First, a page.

See also Pino v. Clay, 251 Md. 454, 456-457, 248 A.2d 101 (1968); Withers v. Douglas, 206 Md. 141, 148, 110 A.2d 513 (1955); Schilback v. Schilback, 171 Md. 405, 408, 189 A. 432 (1937); and Myers v. Loan Sav. Assn., 139 Md. 607, 612, 116 A. 453 (1922). Schilback, supra, makes it clear that the rule of law applied in Hogan is equally applicable to tenants by the entireties.

The statement is made in Schilback that:

"When one coparcener pays obligations such as taxes, insurance and ordinary repairs, which may be regarded as carrying charges, he does not have recourse against the other for contribution without an agreement from the other to pay. * * *." (Emphasis supplied) 171 Md. at 408.

However, we do not understand Hogan, or the prevailing majority view, to require that a co-owner consent to the payment of taxes or reasonable insurance premiums before an obligation to contribute to the costs thereof attaches. See 48 A.L.R. 586; 136 A.L.R. 1022; and 2 Tiffany Real Property, § 460 (3rd ed. 1939). As to the propriety of deducting reasonable insurance premiums, see 27 A.L.R. 255; 51 A.L.R.2d 468; and 20 Am.Jur.2d, Cotenancy and Joint Ownership, § 52; and cf. Masterman v. Masterman, 129 Md. 167, 98 A. 537 (1916).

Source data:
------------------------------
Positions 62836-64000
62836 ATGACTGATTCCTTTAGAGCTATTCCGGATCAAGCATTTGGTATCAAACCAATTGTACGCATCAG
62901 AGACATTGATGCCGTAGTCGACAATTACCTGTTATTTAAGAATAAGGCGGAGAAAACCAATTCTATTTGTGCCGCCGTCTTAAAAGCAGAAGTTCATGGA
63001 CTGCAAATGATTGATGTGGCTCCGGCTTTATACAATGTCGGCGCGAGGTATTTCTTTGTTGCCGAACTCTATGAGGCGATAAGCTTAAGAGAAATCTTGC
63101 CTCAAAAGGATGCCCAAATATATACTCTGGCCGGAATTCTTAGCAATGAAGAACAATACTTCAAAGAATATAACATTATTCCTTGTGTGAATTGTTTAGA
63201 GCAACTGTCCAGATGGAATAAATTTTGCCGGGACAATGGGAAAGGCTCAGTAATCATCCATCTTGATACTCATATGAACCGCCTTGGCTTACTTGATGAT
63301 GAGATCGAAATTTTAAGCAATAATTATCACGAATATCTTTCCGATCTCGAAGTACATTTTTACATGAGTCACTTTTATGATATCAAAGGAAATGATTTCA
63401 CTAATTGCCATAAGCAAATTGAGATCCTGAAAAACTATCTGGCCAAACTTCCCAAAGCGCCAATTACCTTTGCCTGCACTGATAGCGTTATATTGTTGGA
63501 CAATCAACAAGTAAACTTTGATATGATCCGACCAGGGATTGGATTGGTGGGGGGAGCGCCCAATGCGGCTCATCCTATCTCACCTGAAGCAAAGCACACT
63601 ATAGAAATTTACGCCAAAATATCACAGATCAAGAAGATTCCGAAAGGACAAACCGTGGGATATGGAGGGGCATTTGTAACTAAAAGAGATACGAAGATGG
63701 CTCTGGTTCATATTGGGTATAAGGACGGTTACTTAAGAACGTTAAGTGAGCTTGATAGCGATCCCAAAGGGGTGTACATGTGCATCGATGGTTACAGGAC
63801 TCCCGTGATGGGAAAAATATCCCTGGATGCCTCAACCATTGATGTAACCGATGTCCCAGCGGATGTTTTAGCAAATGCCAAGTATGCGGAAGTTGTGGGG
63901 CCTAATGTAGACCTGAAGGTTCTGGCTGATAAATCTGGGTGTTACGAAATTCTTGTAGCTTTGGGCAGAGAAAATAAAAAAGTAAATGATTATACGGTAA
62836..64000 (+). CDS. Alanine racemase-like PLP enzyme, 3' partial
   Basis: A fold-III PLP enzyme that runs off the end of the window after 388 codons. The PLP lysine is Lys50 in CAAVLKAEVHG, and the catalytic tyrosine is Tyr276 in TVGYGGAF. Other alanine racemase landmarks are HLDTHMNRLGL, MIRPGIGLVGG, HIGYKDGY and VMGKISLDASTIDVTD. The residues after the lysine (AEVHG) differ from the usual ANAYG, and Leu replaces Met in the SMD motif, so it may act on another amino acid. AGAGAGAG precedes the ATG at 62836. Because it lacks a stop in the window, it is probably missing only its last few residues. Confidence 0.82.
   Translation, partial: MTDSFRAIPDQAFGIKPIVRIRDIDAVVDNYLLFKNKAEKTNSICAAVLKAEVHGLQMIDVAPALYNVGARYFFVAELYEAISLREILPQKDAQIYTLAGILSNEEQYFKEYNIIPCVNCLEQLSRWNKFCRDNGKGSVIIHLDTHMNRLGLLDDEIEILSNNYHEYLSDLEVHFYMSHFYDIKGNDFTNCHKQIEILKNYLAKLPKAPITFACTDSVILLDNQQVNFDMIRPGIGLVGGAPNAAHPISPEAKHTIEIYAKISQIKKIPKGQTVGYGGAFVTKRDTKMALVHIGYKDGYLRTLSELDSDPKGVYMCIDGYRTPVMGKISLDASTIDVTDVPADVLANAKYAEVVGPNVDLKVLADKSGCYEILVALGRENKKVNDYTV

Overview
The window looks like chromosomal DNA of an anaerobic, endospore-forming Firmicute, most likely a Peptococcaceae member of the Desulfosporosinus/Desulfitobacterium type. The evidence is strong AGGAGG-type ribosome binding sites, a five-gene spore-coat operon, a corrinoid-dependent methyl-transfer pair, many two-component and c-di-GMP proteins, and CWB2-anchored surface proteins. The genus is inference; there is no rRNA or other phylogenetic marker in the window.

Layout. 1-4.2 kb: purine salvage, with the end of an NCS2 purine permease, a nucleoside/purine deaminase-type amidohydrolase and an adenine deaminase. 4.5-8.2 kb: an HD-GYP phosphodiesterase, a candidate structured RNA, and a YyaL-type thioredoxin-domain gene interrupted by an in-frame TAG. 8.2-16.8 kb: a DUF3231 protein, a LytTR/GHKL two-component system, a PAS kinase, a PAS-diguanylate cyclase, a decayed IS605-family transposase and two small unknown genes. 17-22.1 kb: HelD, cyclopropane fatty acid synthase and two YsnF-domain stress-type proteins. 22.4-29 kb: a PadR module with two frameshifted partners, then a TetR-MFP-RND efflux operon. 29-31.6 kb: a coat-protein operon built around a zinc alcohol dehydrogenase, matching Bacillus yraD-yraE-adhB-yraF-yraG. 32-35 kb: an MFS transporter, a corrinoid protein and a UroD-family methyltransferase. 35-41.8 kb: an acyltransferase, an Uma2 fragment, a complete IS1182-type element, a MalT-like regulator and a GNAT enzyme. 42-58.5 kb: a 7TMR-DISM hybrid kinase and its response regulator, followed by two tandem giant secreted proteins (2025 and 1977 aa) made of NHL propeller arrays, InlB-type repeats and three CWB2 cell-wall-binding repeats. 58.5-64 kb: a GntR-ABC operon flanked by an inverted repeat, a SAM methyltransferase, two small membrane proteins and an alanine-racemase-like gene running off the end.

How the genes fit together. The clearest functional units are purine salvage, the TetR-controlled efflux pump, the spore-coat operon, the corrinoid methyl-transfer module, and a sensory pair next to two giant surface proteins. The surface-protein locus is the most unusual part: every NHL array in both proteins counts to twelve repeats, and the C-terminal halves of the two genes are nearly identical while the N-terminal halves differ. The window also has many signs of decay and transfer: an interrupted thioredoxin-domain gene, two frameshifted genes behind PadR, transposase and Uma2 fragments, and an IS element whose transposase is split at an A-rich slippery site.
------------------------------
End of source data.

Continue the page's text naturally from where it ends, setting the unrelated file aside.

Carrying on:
Mrs. Colburn contends that to allow a deduction for taxes and insurance premiums on the home would be an inequitable result, as she receives no benefit from the property. We think, however, that this contention ignores the fact that she possesses an interest in the property which is protected from loss by the payment of the taxes and insurance premiums. The fact that she currently is not enjoying the use of the property or receiving other value from it, is not due to her having been ousted, but rather her unwillingness thus far to pursue her rights in the property. We will again note that some of the more unusual aspects of this case may well have been avoided if the case had been considered concurrently with the couple's divorce proceedings. Unfortunately, this was not done.


Mr. Colburn also contends that the chancellor erred in not allowing him a deduction for certain repairs made to one of the rental properties held as tenants by the entireties. The stipulation submitted to the court below describes the repairs in the following manner:

"3. The defendant expended the following sums for repairs to the premises rented to Mr. and Mrs. Cochrane, without prior consultation with plaintiff:

A. Repairs to roof, November, 1970 — $95.00 B. Repairs to well, November, 1970 — $760.00 C. Repairs to heating system, January, 1971 — $133.68 D. Cleaning out septic tank, December, 1970 — $ 55.76." It should be noted that although Mrs. Colburn consented to the leasing of the property in question, the lease was oral and contained no covenant on the part of the landlord to repair. Mrs. Colburn thus owed no contractural duty to make the repairs listed in the stipulation. Mrs. Colburn asserts that, "[t]he repair items * * * were not reasonable, necessary or proper;" however, we do not regard it necessary to reach this point, as the record reveals that repairs were admittedly made "without prior consultation with [the] plaintiff."

In Woodcock v. Pope, 154 Md. 135, 140 A. 76 (1928), the Court held: